seestarsbytheseapositivek
  • chibiyuichibiyui The Boring Part of MD member
    5000 Comments 500 Love Its Fourth Anniversary 5 Answers
    lebeers said:


    Jen4948 said:



    Could you take a different approach: no gifts but, if you feel the need, donate to a cause we love?

    If they're insisting, you could support a cause that you care about.

    Nope.  Weddings are not fundraisers or awareness-raisers, and the fact that you care about a cause doesn't mean that the person asking does.  Charity is a personal thing-and nobody should be pressured to donate to a cause they don't support as a "gift" for someone else.  You don't want a gift you're given?  Donate it yourself-more power to you-but don't ask the giver to do it for you.

    What if we revise this statement to say "a cause that they care about"? Do you still consider that inappropriate?
    As a wedding gift I recently gave a friend something off her registry (you know, cookware...stuff). but also donated to an Alzheimer's research charity. My family has not been personally affected by Alzheimer's--thank God--but her grandmother recently passed from this shitacular disease. She was very moved and seemed to care about this gesture far more than whatever copper skillet she asked for.
    I don't know that I would have only made the contribution if she was not "accepting gifts", but this begs the question: If someone has a meaningful connection to a cause, is it okay to make a donation in their honor instead of buying a traditional gift?*
    *Genuine question, no agenda, seriously.


    There is nothing wrong with donating a gift to a charity in honor of someone. The issue is asking some one to donate, especially to a specific charity.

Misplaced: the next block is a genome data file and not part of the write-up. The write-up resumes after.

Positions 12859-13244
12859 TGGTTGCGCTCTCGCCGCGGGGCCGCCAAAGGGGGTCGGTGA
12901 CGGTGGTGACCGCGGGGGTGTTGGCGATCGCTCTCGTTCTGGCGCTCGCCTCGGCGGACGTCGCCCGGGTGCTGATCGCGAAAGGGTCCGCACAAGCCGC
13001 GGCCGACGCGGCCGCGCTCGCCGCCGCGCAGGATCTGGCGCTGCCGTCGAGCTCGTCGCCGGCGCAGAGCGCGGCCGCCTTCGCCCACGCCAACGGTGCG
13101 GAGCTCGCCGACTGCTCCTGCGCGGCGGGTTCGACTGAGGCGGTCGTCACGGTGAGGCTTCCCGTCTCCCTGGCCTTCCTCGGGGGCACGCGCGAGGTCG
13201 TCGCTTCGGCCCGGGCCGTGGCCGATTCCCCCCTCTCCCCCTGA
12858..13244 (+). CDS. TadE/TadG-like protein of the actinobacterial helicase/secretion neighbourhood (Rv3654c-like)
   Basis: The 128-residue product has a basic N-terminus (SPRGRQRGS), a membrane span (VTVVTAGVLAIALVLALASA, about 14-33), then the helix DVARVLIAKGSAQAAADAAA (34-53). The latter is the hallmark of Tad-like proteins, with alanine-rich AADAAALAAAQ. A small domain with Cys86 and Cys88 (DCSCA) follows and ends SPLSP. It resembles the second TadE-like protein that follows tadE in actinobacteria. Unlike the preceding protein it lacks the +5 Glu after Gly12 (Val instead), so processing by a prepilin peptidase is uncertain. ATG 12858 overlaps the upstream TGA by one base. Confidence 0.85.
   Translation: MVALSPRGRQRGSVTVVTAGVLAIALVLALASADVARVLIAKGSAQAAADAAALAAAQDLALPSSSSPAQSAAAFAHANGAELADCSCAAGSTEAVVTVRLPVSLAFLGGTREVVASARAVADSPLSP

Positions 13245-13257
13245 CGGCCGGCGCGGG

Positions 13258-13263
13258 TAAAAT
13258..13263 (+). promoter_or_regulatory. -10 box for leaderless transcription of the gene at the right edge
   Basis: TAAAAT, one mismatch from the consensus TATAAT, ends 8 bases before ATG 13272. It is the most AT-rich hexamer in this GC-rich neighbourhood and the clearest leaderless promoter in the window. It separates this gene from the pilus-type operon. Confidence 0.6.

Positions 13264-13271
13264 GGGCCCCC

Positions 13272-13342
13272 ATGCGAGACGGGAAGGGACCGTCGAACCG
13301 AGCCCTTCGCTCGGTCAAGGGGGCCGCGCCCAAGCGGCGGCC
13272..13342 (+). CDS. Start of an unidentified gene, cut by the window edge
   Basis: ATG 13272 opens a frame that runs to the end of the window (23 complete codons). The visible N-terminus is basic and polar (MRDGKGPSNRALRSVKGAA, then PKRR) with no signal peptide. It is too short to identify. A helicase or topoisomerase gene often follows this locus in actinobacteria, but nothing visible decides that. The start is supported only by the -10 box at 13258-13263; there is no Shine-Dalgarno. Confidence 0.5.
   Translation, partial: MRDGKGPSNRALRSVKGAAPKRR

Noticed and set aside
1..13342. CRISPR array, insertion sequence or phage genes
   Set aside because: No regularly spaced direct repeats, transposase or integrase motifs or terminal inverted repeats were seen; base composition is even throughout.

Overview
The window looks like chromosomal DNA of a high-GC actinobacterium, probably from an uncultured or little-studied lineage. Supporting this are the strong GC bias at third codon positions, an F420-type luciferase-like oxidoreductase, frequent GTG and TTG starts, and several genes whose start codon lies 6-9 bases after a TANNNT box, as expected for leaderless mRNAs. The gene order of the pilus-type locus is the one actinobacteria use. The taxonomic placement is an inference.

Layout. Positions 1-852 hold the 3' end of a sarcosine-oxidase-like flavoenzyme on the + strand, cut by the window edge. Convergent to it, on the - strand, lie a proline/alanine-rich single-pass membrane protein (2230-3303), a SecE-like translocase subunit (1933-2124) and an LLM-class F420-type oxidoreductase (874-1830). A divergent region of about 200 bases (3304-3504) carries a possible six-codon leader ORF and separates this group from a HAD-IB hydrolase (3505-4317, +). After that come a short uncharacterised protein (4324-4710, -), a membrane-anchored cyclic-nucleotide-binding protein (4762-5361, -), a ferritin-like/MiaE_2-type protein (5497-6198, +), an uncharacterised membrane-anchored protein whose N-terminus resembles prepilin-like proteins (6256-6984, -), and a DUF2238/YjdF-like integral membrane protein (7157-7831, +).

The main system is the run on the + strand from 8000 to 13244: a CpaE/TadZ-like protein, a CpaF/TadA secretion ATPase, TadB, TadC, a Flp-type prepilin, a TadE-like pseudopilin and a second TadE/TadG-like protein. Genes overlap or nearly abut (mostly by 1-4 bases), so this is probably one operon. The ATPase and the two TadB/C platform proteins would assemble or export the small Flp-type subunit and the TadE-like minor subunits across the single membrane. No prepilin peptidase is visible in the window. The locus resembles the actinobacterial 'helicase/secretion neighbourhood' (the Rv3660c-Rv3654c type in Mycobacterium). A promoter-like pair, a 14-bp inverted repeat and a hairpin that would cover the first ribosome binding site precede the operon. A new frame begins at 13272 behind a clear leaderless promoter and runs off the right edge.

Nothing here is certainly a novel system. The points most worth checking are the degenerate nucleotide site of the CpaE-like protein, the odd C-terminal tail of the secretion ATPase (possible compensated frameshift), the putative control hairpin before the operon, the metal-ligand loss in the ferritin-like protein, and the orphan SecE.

image



    Anniversary
  • Jen4948Jen4948 Houston member
    Tenth Anniversary 10000 Comments 500 Love Its 25 Answers
    lebeers said:
    Jen4948 said:
    Could you take a different approach: no gifts but, if you feel the need, donate to a cause we love?

    If they're insisting, you could support a cause that you care about.
    Nope.  Weddings are not fundraisers or awareness-raisers, and the fact that you care about a cause doesn't mean that the person asking does.  Charity is a personal thing-and nobody should be pressured to donate to a cause they don't support as a "gift" for someone else.  You don't want a gift you're given?  Donate it yourself-more power to you-but don't ask the giver to do it for you.
    What if we revise this statement to say "a cause that they care about"? Do you still consider that inappropriate?
    As a wedding gift I recently gave a friend something off her registry (you know, cookware...stuff). but also donated to an Alzheimer's research charity. My family has not been personally affected by Alzheimer's--thank God--but her grandmother recently passed from this shitacular disease. She was very moved and seemed to care about this gesture far more than whatever copper skillet she asked for.
    I don't know that I would have only made the contribution if she was not "accepting gifts", but this begs the question: If someone has a meaningful connection to a cause, is it okay to make a donation in their honor instead of buying a traditional gift?*
    *Genuine question, no agenda, seriously.
    Again, it's kind of tricky.  For example, I had an aunt whom I was very close to who died 10 1/2 years ago from lung cancer, as did her mother, my grandmother.  So someone might think that I "have a meaningful connection" to a cause like the American Cancer Society.  But (hypothetically now), supposing that I don't agree with the ACS's spending policies?  Or supposing that I oppose the contribution for other reasons?

    The idea that someone has a "meaningful connection" to a cause is subjective-you might think so, but they might not think so.  I'd play it safe and just not try to connect your wedding to charitable causes.  If you want to donate your own funds or gifts you receive, great-but I wouldn't suggest to anyone that they donate as a gift to you.  (BTW, they as the payer, not you, get the tax deduction of any donation to charity, assuming the cause is one that the IRS allows a deduction for.  If it's a political group, for instance, they don't.)
This discussion has been closed.
Choose Another Board
Search Boards